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ODSA Allows AEPi to House Freshmen

By Joey Marquez
News Editor
____Despite the InterFraternity Council's rejection of the reorganized Mu Tau chapter of Alpha Epsilon Pi, the Office of the Dean for Student Affairs granted the chapter approved freshmen housing status in May. The decision angered many people, including members of the newly formed Delta Pi fraternity.

Current AEPi President Jonathan A. Oleinick '94 said that the ODSA's decision "will help the chapter a lot to grow and expand" and "will help the MIT community as a whole."

Oleinick said that after the IFC's vote, he met with Associate Dean for Student Affairs James R. Tewhey, and asked him to consider granting the fraternity approved housing status.

After meeting with IFC President Holly L. Simpson '92, Tewhey told Oleinick he did not feel the IFC's reasons for refusing to recognize AEPi were "sufficient enough" for the fraternity to be denied freshmen approved housing, Oleinick said.

"There's some rationale for not recognizing AEPi as a fraternity at MIT, but I don't think it outweighs the qualifications that AEPi has met to be approved housing for freshman," said Neal H. Dorow, advisor to fraternities and independent living groups.

AEPi rush plans questioned

The granting of approved housing status to an ILG that is not a member of the IFC raised questions about AEPi's conduct during rush. The IFC has traditionally established and enforced rush rules dealing with issues ranging from alcohol use in fraternities to when members may first give out "bids," or invitations to join an ILG. AEPi was not bound by any of these rules during rush, however.

Before rush, AEPi pledged that it "will not slander other ILG's, will not wear letters in public before the freshmen picnic, and will not serve alcohol at any rush activities," Oleinick said.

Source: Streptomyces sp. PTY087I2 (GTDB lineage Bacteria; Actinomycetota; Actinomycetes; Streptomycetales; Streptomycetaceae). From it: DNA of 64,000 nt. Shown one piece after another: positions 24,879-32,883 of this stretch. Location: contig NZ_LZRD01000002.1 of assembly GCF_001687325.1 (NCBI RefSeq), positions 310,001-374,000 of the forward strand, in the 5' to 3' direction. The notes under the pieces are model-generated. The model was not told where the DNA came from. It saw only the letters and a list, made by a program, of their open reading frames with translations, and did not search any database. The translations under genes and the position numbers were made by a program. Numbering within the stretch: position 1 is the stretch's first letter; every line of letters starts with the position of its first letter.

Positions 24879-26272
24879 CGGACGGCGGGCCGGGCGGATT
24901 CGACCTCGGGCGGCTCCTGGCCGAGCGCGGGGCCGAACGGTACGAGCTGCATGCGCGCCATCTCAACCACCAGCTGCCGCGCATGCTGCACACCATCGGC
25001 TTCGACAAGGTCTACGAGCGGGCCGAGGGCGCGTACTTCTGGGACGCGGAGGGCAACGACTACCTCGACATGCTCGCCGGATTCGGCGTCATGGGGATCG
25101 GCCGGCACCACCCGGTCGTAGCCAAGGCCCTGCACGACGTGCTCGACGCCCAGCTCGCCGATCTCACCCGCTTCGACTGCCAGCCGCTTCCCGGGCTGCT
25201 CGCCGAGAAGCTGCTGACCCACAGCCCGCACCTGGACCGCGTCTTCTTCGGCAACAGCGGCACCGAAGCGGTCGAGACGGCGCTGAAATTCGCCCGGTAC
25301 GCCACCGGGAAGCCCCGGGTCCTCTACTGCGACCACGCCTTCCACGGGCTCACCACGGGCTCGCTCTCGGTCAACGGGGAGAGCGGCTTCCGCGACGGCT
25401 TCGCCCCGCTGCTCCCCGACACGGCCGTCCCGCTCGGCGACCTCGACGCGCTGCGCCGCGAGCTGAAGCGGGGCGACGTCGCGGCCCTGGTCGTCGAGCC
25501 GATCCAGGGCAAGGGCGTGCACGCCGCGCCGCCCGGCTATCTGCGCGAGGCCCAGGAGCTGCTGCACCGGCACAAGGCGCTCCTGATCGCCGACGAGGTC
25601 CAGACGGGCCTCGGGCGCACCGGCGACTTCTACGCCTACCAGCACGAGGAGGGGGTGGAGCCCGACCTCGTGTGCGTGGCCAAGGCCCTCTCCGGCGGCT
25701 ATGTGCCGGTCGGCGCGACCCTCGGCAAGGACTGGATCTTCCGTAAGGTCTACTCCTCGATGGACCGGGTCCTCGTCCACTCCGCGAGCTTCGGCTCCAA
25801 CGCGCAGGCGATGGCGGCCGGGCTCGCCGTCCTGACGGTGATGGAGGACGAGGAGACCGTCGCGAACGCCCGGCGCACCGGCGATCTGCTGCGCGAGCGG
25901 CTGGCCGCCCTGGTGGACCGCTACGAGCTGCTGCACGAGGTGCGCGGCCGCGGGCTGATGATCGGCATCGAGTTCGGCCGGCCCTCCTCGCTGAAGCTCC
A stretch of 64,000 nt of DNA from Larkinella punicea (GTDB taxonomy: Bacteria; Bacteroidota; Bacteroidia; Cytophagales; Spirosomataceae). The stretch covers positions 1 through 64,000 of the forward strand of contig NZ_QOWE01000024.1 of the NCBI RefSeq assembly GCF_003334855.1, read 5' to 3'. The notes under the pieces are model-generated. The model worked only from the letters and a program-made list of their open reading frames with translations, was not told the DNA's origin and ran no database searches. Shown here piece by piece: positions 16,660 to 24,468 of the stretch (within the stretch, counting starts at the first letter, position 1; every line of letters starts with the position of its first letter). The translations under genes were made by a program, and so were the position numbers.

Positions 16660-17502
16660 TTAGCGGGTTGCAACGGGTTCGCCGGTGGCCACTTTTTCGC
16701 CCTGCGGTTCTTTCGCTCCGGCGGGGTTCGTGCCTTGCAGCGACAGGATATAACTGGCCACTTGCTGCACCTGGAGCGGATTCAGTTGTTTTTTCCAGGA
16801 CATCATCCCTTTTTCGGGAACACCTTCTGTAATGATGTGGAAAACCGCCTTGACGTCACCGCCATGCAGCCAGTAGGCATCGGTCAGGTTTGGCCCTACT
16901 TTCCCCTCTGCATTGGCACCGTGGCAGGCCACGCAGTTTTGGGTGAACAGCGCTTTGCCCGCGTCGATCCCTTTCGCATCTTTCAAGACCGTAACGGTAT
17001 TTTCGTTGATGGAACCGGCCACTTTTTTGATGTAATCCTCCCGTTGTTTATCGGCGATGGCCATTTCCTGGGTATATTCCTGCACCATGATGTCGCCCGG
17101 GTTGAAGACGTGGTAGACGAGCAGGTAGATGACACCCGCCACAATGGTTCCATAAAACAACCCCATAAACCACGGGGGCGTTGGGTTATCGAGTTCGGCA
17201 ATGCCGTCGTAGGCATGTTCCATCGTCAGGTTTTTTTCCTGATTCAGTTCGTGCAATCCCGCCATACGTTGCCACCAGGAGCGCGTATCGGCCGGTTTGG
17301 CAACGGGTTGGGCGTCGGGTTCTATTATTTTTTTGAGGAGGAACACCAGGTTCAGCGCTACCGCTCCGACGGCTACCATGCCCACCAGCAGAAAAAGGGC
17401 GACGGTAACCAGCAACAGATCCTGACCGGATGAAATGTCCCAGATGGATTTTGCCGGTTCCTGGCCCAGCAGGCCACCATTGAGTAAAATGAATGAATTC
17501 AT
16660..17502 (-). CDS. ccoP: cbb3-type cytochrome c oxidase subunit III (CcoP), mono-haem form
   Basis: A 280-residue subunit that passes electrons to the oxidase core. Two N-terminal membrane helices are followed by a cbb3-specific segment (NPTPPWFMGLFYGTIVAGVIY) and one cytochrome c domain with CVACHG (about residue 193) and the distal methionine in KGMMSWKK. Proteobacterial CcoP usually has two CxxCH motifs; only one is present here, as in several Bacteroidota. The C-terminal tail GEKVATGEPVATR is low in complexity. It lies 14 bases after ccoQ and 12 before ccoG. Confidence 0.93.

Oleinick said he hoped that "when the other fraternities realize that we will not use any of the benefits to go against the IFC," they will "let us in" to the IFC.

Despite these assurances, members of several other fraternities expressed concern that AEPi would not rush fairly. A special locker was set up on Athena to provide a forum for this discussion.

"I don't think it is at all unlikely that one or many of the IFC members will end up in a cross-rush situation against AEPi," wrote Phi Kappa Sigma Rush Chair Robert M. Polansky '92.

Vote was 23-4

A year after 45 members of the Mu Tau chapter were asked to leave and formed DPi, the IFC voted to deny recognition to the reorganized AEPi. The vote was 23-4, with five abstentions.

Discussion held before the vote brought forth differing opinions from members of both the reorganized AEPi and DPi.

Keith MacKay '91, president of DPi, commented that AEPi is a fraternity that is "uncomfortable with people who don't follow Jewish ideals all the time." He also said that a statement given by AEPi to all living groups indicated that AEPi, although not directly stating that they would like an all-Jewish fraternity, indicated that the chapter was biased toward Jewish members.

Another IFC representative said that the former members of AEPi, who are now members of DPi, were treated unfairly and suggested that the IFC and the Institute should wait to re-recognize AEPi until all DPi brothers have left MIT.

Dorow insisted that the administration was not involved in the reorganization of AEPi, and that they were dismayed when they heard that the national was reorganizing the MIT chapter.

Dorow also said that AEPi does not discriminate on the basis of sex, race or religion, as some former members of AEPi had charged.

A decision to recognize AEPi would have made the MIT chapter a non-voting member in the IFC for one year. Such a trial membership is subject to suspension by a simple majority vote. Trial members must pay half of the normal dues and give the IFC a list of all activities, officers and financial statements.

Decision weakened IFC

Some IFC members feel the ODSA's decision effectively rendered the IFC powerless. "What is the point of any of our decisions where we say that we should police ourselves?" Polansky wrote in the Athena locker. "If [the ODSA does not] agree with them, they will just overrule them."

"I'm worried about the fact that the MIT administration is taking away every last right to govern ourselves that we have," wrote Michael S. Tovino '92, rush chair of Theta Delta Chi. "Right now, the IFC is a puppet organization that exists solely because a university with fraternities needs an IFC."